Dallas County is facing a similar dilemma over grants used to fund extra family violence prosecutors, which run out this budget cycle. Reports KERA-TV:
The Family Violence Unit in the Dallas County District Attorney's office could take a hit when County Commissioners approve a new budget tomorrow. KERA's BJ Austin says state grant money is running out, and the county can't pick up the cost.
In the Family Violence Intake Unit of the D-A's office an assistant district attorney works with police, files felony domestic violence cases, and presents them to the grand jury. An investigator does that in misdemeanor family violence courts, and a legal secretary helps family violence victims get protective orders and otherwise navigate the legal system.
Officials with the District Attorney say the loss of these three jobs will make prosecution of domestic violence cases much slower. Brandy Smith, with the Brighter Tomorrow's shelter in Grand Prairie says that would not be good for victims.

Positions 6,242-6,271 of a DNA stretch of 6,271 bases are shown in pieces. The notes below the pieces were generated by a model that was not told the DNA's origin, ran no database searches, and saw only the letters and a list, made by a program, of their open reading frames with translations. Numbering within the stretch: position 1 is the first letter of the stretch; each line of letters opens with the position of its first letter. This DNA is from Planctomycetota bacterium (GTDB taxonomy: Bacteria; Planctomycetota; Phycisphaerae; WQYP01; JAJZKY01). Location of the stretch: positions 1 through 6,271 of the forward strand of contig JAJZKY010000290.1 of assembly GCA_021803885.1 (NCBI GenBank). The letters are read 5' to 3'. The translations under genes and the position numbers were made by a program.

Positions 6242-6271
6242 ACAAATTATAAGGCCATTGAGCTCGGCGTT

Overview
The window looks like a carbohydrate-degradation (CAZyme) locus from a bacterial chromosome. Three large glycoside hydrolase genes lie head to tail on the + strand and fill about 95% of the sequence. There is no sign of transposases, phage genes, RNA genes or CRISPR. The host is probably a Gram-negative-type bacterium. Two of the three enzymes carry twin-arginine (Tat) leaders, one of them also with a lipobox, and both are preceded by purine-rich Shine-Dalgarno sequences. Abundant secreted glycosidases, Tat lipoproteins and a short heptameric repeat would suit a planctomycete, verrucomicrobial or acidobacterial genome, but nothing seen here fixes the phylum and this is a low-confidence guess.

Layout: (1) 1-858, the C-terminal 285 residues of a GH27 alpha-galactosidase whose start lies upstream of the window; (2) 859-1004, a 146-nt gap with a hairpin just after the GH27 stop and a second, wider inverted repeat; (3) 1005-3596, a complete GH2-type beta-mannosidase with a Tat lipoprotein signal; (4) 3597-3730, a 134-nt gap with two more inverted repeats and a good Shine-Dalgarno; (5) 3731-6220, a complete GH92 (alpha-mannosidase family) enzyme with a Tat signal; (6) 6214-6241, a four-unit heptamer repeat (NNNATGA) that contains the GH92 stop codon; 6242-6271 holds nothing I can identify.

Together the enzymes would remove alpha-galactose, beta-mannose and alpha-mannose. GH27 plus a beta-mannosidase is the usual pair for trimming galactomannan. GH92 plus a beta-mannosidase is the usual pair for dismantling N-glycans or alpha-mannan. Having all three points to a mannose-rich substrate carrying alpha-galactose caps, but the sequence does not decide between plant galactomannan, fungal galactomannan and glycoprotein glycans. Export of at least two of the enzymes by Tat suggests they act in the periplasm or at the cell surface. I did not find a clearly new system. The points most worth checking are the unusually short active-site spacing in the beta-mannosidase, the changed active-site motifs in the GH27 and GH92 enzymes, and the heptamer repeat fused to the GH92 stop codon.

Smith: When things take too long, they lose their nerve. They sometimes might not follow through. ...
County Commissioner Mike Cantrell says 100 million dollars in state and federal grant money for many county jobs is running out. And there's no way the county can afford to keep those positions. ...
Cantrell suggests the District Attorney look at his Hot Check Fund or Forfeiture Fund to see if he can find money to save the Family Violence jobs.Such grants skew local budgeting decisions while discouraging using discretionary money - like the hot check and forfeiture funds - to fulfill local needs. Budget crises have a way of clarifying priorities: If Dallas County wants more prosecutors than it's budgeted, commissioners must pay for them. If they choose to prioritize spending in other areas, like fixing problems at the jail, repairing roads, public health, etc., such decisions are the essence of what budgetmaking is all about. Naturally every politician would like to be all things to all people, but taxation is the main, limiting factor. These grants allowed politicians to avoid those limits, temporarily, but eventually local taxpayers must pony up, or else hard decisions must be made.